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Technopolis Found: Top Tech Cities

Feb. 1, 2005
Popular Science
By Matthew Power
What makes a place high-tech? When Popular Science set out to determine America’s top cities for technology, that was naturally the first question we had to answer. We surveyed experts—academics, scientists, government officials, think-tank intelligentsia, market researchers—to determine the key indicators of a tech-embracing metropolis. We polled our own staff, pondering what we value most about the ways in which technology and innovation affect our daily lives. Then we gathered information from such sources as the Census Bureau, the National Science Foundation, the Department of Transportation, private foundations and medical institutes, collecting thousands of data points in six broad categories.

In our first category, we looked at the way city residents experience technology, considering such markers as use of cellphones, HDTVs, computers and satellite cable. We called this category “connected citizenry” and weighted it as the single most important one. We also considered transportation innovation (including the efficient use of mass transit and the prevalence of alternative fueling stations); the number of high-tech job opportunities per capita; and the use of technology in education (including R&D spending by local universities and the number of students using computers in school). We looked at the smart use of energy and, finally, at hospitals and in emergency response, including the number of clinical trials and the use of GPS by emergency-medical personnel. Then we crunched the numbers.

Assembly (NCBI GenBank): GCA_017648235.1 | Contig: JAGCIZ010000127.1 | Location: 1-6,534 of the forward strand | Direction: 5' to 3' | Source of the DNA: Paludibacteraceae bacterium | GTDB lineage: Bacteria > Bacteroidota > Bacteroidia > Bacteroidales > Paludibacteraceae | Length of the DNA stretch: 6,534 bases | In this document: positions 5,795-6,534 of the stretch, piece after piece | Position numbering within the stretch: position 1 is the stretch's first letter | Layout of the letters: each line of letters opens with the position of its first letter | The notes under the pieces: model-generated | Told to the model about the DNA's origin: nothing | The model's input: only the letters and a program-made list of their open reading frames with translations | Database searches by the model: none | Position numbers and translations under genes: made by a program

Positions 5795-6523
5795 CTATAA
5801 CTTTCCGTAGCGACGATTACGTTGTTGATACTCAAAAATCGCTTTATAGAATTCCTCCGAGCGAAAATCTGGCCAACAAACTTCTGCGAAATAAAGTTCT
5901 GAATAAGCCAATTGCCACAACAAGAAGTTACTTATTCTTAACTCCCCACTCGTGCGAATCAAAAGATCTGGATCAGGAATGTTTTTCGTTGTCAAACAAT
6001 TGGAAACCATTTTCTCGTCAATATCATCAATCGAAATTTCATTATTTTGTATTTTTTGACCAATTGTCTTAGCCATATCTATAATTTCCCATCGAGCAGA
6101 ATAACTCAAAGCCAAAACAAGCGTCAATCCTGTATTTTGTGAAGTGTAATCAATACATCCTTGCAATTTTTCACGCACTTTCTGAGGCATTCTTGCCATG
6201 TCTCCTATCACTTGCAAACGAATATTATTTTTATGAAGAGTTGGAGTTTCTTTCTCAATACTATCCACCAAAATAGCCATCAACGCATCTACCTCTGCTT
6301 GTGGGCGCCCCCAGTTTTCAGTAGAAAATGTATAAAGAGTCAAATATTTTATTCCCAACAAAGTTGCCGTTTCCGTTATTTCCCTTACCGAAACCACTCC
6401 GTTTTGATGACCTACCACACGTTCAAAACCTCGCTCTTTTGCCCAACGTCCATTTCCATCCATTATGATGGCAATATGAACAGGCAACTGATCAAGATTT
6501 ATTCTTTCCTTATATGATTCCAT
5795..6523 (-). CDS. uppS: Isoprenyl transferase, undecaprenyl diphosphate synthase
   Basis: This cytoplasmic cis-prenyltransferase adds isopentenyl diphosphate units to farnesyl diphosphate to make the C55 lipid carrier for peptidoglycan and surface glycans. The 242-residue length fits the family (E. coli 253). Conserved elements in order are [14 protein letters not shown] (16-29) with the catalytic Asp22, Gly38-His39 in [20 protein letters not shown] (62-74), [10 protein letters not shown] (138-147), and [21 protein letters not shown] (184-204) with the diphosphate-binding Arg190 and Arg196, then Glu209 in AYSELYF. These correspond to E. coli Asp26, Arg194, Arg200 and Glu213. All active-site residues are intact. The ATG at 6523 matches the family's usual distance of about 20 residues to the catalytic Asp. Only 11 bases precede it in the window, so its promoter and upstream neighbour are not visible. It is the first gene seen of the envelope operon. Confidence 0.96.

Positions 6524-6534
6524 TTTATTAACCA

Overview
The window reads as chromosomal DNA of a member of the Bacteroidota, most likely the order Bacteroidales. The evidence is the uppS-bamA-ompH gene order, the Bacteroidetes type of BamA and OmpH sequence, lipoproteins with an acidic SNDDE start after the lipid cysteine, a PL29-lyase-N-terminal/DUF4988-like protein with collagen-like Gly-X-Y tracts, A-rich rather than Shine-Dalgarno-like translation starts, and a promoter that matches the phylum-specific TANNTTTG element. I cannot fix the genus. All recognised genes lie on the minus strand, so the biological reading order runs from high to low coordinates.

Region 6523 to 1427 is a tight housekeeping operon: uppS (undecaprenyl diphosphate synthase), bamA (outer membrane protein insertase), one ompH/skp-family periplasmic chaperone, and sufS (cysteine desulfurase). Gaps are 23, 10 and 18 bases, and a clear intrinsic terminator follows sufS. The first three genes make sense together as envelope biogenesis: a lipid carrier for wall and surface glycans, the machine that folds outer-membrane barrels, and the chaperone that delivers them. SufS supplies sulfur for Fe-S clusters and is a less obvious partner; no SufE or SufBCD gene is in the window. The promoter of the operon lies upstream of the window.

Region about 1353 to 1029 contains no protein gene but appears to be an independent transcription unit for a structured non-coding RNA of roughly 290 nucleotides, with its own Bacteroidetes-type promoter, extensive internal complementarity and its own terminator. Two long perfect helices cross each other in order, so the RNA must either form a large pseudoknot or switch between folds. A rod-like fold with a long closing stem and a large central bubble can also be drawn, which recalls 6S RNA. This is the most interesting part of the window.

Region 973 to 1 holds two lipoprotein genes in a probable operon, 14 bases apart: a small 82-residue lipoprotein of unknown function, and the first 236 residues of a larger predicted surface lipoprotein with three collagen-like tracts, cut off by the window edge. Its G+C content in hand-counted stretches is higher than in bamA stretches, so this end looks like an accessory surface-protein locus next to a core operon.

The results were at times obvious (Boston ranked highest in education), at times surprising (San Diego was the medical champ). But all the cities that rose to the top of our list share a broad-based embrace of technology. The winner: unassuming yet consistently innovative Minneapolis.

To determine which U.S. cities can claim the designation “high-tech,” we chose 36 technology indicators—our raw data—based on expert and staff opinion. Items such as “robotic surgery,” “number of Wi-Fi hotspots” and “R&D budgets at local universities” all qualified. We grouped each indicator into one of six broad categories: Transportation, Connected Citizens, Medical, Jobs, Education and Energy.

When analyzing all of that raw data, we weighted each of the indicators based on their relative level of importance. We summed those weighted indicators in each category to get the Category Score, 1 through 100. To reach an overall High-Tech Score for each city, we weighted each of the individual Category Scores, added them together, and converted those results to a 1–100 scale.

1 Minneapolis/St. Paul MN
2 Atlanta GA
3 Washington DC
4 Boston/Cambridge MA
5 San Diego CA
6 Chicago IL
7 Columbus OH
8 Raleigh/Durham/Chapel Hill NC
9 Seattle/Bellevue/Everett WA
10 Houston TX
11 San Francisco CA
12 Burlington VT
13 Albuquerque NM
14 Denver CO
15 Philadelphia PA
16 Sacramento CA
17 San Jose CA
18 Oakland CA
19 Rochester NY
20 Providence RI
21 Santa Barbara CA
22 Kansas City KS/MO
23 Salt Lake City UT
24 Boulder CO
25 Portland OR
26 Tucson AZ
27 Dallas/Ft. Worth TX
28 Louisville KY
29 Los Angeles CA
30 Gainesville FL
31 Milwaukee WI
32 Ann Arbor MI
33 San Antonio TX
34 Tampa/St. Petersburg/Clearwater FL
35 St. Louis MO
36 Baltimore MD
37 Phoenix AZ
38 Cincinnati OH
39 New York NY
40 Charleston SC
41 Albany NY
42 Madison WI
43 Jacksonville FL
44 Spokane WA
45 Omaha NE
46 Indianapolis IN
47 Honolulu HI
48 Huntsville AL
49 Newark NJ
50 Orlando FL
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